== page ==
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PLoS One. 2015 Sep 14;10(9):e0137183. doi: 10.1371/journal.pone.0137183. eCollection 2015.

Prolonged Adaptation to a Low or High Protein Diet Does Not Modulate Basal Muscle Protein Synthesis Rates - A Substudy.

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Department of Human Biology, School of Nutrition and Translational Research in Metabolism, Maastricht University, Maastricht, The Netherlands.
Department of Human Movement Sciences, School of Nutrition and Translational Research in Metabolism Maastricht University, Maastricht, The Netherlands.



Based on controlled 36 h experiments a higher dietary protein intake causes a positive protein balance and a negative fat balance. A positive net protein balance may support fat free mass accrual. However, few data are available on the impact of more prolonged changes in habitual protein intake on whole-body protein metabolism and basal muscle protein synthesis rates.


To assess changes in whole-body protein turnover and basal muscle protein synthesis rates following 12 weeks of adaptation to a low versus high dietary protein intake.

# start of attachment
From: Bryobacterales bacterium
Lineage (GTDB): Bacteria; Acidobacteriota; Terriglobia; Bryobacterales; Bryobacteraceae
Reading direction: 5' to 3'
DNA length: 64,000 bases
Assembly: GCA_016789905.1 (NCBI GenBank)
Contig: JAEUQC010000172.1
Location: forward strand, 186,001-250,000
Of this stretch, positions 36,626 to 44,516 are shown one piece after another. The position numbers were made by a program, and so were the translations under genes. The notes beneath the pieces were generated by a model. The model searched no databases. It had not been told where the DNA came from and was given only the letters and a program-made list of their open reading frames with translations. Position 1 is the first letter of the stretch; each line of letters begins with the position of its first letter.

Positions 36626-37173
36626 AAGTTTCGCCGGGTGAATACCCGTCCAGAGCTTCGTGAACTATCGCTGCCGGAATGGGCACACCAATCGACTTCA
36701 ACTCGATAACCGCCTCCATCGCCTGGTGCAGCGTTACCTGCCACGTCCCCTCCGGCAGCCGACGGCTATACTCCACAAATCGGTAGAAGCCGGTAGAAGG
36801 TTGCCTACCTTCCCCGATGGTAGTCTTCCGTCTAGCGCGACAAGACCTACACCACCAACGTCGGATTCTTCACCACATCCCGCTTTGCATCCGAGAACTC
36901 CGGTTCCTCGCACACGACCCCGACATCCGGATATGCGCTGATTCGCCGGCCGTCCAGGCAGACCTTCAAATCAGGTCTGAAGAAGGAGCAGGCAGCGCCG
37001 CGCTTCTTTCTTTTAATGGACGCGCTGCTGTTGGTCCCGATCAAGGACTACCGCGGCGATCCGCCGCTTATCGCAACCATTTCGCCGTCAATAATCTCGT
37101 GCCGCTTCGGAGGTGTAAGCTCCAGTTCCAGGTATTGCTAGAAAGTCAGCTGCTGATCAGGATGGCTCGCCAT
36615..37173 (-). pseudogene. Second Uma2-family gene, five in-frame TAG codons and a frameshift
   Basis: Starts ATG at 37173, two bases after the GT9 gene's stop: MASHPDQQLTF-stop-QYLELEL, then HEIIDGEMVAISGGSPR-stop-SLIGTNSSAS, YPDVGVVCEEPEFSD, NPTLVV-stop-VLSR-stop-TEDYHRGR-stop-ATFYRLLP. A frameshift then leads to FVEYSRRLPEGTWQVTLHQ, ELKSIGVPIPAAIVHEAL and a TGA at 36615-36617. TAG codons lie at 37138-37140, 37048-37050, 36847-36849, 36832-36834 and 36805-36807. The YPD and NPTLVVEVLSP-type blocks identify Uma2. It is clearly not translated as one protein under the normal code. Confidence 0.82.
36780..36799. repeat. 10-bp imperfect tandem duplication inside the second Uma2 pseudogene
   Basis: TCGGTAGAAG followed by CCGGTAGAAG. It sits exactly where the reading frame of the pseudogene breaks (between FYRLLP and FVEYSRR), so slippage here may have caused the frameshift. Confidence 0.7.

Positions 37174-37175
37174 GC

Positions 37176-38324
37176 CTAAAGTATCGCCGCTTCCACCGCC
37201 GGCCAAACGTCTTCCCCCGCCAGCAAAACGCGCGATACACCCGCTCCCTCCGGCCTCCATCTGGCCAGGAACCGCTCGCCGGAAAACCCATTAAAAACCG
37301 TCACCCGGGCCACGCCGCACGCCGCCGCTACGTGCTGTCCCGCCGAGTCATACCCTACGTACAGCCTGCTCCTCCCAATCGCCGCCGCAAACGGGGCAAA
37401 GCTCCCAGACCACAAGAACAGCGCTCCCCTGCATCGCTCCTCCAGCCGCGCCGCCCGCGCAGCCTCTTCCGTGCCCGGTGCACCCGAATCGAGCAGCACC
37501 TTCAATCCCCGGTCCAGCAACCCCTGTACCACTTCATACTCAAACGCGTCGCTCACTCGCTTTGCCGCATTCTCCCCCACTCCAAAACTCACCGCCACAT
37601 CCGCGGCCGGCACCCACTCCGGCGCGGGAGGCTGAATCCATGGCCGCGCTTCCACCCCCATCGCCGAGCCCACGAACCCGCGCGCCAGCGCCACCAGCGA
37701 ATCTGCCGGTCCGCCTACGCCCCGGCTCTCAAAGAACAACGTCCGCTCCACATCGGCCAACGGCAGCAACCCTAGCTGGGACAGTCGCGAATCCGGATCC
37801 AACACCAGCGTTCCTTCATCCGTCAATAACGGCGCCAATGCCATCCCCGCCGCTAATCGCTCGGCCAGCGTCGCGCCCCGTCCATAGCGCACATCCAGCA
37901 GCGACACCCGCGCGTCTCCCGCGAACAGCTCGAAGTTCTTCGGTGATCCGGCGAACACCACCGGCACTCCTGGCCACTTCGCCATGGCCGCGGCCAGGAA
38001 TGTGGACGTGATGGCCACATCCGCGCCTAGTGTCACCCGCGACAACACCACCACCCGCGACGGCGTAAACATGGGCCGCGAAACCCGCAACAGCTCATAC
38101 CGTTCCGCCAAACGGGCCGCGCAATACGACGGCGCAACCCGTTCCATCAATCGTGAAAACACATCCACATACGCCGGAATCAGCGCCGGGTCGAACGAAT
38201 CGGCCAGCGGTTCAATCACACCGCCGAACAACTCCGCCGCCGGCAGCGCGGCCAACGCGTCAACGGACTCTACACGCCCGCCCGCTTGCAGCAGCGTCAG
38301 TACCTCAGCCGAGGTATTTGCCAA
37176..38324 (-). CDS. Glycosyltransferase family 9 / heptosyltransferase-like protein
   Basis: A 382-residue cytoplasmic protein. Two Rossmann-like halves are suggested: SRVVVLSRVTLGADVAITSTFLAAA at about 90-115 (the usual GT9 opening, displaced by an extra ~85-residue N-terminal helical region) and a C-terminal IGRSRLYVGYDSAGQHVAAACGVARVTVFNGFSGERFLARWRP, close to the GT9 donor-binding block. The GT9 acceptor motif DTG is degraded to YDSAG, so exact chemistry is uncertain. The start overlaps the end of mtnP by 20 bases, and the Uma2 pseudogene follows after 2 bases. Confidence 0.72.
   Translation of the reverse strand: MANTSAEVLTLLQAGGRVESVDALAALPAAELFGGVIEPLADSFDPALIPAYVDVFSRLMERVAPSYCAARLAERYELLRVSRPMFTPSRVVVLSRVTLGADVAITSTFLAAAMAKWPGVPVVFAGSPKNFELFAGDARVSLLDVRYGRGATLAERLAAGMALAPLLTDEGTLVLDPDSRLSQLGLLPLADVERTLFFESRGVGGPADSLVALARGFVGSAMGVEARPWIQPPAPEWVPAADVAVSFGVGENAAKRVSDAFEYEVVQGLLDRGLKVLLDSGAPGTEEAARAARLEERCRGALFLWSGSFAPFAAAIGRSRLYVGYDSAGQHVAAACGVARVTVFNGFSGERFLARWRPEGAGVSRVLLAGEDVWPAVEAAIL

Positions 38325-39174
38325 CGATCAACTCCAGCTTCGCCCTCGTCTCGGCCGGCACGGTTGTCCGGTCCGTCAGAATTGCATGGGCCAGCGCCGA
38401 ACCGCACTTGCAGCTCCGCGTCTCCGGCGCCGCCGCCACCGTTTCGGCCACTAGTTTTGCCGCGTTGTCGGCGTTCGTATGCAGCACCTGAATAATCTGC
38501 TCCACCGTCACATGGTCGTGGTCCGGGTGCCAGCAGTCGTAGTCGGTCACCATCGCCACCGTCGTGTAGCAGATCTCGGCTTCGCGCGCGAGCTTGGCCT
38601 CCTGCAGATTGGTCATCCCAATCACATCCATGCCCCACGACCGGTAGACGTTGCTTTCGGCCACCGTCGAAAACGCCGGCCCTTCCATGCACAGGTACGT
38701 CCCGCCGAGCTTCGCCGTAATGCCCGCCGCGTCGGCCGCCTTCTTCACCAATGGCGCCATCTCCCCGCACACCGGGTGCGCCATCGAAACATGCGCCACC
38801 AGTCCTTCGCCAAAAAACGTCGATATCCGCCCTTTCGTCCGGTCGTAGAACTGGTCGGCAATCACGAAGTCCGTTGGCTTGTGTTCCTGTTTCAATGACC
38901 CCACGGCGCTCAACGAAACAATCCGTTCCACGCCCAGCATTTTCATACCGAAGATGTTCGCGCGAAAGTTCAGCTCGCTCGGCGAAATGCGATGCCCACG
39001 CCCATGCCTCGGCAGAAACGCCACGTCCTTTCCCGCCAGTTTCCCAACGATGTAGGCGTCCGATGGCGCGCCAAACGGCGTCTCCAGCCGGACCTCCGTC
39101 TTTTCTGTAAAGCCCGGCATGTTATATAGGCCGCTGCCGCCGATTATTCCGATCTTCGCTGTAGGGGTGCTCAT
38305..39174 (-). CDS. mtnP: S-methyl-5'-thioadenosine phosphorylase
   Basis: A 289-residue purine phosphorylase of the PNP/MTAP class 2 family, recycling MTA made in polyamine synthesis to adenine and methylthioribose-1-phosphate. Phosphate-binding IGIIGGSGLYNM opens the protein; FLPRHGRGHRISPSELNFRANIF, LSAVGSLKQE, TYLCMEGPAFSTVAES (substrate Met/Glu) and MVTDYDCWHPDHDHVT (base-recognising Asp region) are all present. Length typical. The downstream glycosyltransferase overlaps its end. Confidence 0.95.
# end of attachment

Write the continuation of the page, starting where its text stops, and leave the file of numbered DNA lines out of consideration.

A randomized parallel study was performed in 40 subjects who followed either a high protein (2.4 g protein/kg/d) or low protein (0.4 g protein/kg/d) energy-balanced diet (30/35/35% or 5/60/35% energy from protein/carbohydrate/fat) for a period of 12 weeks. A subgroup of 7 men and 8 women (body mass index: 22.8±2.3 kg/m2, age: 24.3±4.9 y) were selected to evaluate the impact of prolonged adaptation to either a high or low protein intake on whole body protein metabolism and basal muscle protein synthesis rates. After the diet, subjects received continuous infusions with L-[ring-2H5]phenylalanine and L-[ring-2H2]tyrosine in an overnight fasted state, with blood samples and muscle biopsies being collected to assess post-absorptive whole-body protein turnover and muscle protein synthesis rates in vivo in humans.


After 12 weeks of intervention, whole-body protein balance in the fasted state was more negative in the high protein treatment when compared with the low protein treatment (-4.1±0.5 vs -2.7±0.6 μmol phenylalanine/kg/h;P<0.001). Whole-body protein breakdown (43.0±4.4 vs 37.8±3.8 μmol phenylalanine/kg/h;P<0.03), synthesis (38.9±4.2 vs 35.1±3.6 μmol phenylalanine/kg/h;P<0.01) and phenylalanine hydroxylation rates (4.1±0.6 vs 2.7±0.6 μmol phenylalanine/kg/h;P<0.001) were significantly higher in the high vs low protein group. Basal muscle protein synthesis rates were maintained on a low vs high protein diet (0.042±0.01 vs 0.045±0.01%/h;P = 0.620).


In the overnight fasted state, adaptation to a low-protein intake (0.4 g/kg/d) does not result in a more negative whole-body protein balance and does not lower basal muscle protein synthesis rates when compared to a high-protein intake.


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